Large-scale experiments give us a more realistic idea of pesticide toxicity than single-species tests. Mesocosm studies for example simulate natural ecosystems and can include several trophic levels, which help us to detect both direct and indirect pesticide effects. However, large scale means large workload. In the scope of my master thesis I set up and performed a mesocosm experiment at the National Wildlife Research Center in Ottawa, Canada. Follow me through my 10 steps of set-up.
Step 1: Mesocosm set-up
The mesocosms were black cattle tanks filled with 280 litres of test medium. 30 experimental tanks, 3 extra tanks, and 30 extra sediment tanks were set up in a randomized block design.
Step 2: Natural sediment collection
We decided to add a portion of natural lake sediment to our test sediment, which would hopefully enhance the growth of the aquatic plants. However, the lake sediment could not simply be added. We had to carefully sift through the sediment to remove plant shoots, roots and invertebrates, so they would not end up in the mesocosms.
Step 3: Sediment mixing
We used a commercial cement mixer to mix our sediment. One batch was a combined total of 40 kg of sand, peat, clay and nutrient solution; then a portion of our lake sediment was added. In total, we mixed 26 batches – three days of continuous mixing.
Step 4: Sediment storage
The freshly mixed sediment was stored in blue totes. These kept the sediment away from the sunlight and allowed thorough soaking. So many heavy blue totes.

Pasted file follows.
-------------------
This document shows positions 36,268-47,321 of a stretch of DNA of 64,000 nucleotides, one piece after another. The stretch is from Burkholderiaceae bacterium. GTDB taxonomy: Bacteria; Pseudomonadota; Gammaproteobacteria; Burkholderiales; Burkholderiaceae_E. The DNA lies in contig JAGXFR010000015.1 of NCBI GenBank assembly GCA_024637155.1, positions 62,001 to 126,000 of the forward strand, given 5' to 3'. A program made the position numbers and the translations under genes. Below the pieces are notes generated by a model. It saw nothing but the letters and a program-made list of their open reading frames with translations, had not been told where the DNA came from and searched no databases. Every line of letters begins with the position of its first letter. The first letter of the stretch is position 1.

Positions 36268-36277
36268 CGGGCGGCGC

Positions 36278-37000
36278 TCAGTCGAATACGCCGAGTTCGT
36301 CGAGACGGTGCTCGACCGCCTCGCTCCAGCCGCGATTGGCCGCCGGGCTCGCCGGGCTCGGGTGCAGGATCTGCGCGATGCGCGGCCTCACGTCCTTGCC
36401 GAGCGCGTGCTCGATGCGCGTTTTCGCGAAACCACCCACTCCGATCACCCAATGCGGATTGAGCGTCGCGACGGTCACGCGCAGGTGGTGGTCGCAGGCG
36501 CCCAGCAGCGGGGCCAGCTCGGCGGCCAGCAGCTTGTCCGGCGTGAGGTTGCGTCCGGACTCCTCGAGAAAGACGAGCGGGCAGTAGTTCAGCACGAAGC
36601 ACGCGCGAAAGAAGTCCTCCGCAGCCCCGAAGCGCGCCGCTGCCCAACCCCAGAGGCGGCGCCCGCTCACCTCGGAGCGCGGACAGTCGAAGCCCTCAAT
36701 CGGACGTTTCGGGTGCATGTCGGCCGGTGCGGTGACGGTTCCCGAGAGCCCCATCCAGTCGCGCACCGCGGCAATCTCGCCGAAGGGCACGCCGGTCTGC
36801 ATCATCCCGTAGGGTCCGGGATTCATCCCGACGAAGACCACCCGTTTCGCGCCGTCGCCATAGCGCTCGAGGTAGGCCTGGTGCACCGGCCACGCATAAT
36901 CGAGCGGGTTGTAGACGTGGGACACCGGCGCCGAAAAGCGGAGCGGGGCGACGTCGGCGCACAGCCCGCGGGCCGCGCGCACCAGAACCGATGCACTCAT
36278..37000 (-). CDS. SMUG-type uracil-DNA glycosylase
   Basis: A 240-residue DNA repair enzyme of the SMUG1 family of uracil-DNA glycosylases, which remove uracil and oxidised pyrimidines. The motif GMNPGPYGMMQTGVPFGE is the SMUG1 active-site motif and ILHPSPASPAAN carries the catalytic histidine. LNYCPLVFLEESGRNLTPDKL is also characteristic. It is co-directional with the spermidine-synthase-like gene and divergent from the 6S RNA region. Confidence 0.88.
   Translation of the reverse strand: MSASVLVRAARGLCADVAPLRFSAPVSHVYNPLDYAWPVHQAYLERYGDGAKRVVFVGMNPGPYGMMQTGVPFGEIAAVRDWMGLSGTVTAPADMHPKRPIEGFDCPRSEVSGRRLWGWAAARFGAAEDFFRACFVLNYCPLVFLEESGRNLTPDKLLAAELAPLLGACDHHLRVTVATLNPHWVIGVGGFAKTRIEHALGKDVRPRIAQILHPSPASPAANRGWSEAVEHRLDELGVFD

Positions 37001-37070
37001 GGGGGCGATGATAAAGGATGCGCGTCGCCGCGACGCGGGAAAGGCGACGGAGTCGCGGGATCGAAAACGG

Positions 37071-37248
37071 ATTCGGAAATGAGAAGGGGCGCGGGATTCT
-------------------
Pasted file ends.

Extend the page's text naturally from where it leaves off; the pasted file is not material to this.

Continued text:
Step 5: Sediment aging
The test sediment pots were filled with landscape cloth on the bottom, then small stones, sand, sediment mixture and a covering sand layer. Subsequently, the pots were submerged and aged for a week, allowing for excess nutrients to leach out and invertebrates to hatch that may have still been hiding in the lake sediment. 198 pots were prepared.
Step 6: Plant collection
We struggled to collect all our aquatic test plants from the shore. So what do Canadians do? They take out the canoe, paddle in the middle of the lake and dive for the plants.
Step 7: Plant acclimatization
We maintained the aquatic plants in a stock tank filled with our test medium for a few days, so that they could adapt to the test conditions. Only healthy plant shoots were chosen for the planting.
Step 8: Plant cutting
Healthy plant shoot tips were selected from the stock tanks and cut to uniform length. 2970 shoots were cut.
Step 9: Planting
The plant shoots were carefully planted into the test sediment pots; ten each. Every single shoot had its designated spot with a plastic centrifuge tube as place holder. The plant pots were then submerged into the experimental mesocosms and maintained for two weeks to induce root development.
Step 10: Newly transplanted mesocosm
Finally! All the aquatic plants are planted and the plant pots are submerged into the experimental mesocosms. Here is one out of 33. From there, the mesocosms were left alone so that the plants could start feeling at home, i.e. start rooting and growing.
P.S.: Since the mesocosm experiment was not set up for fun, but for testing herbicide toxicity, the experimental treatment tanks were dosed and monitored for 42 days. And unfortunately, all our plants that we had collected, cut and transplanted with so much effort and love, were killed…
P.P.S.: However, the control tanks still looked beautiful.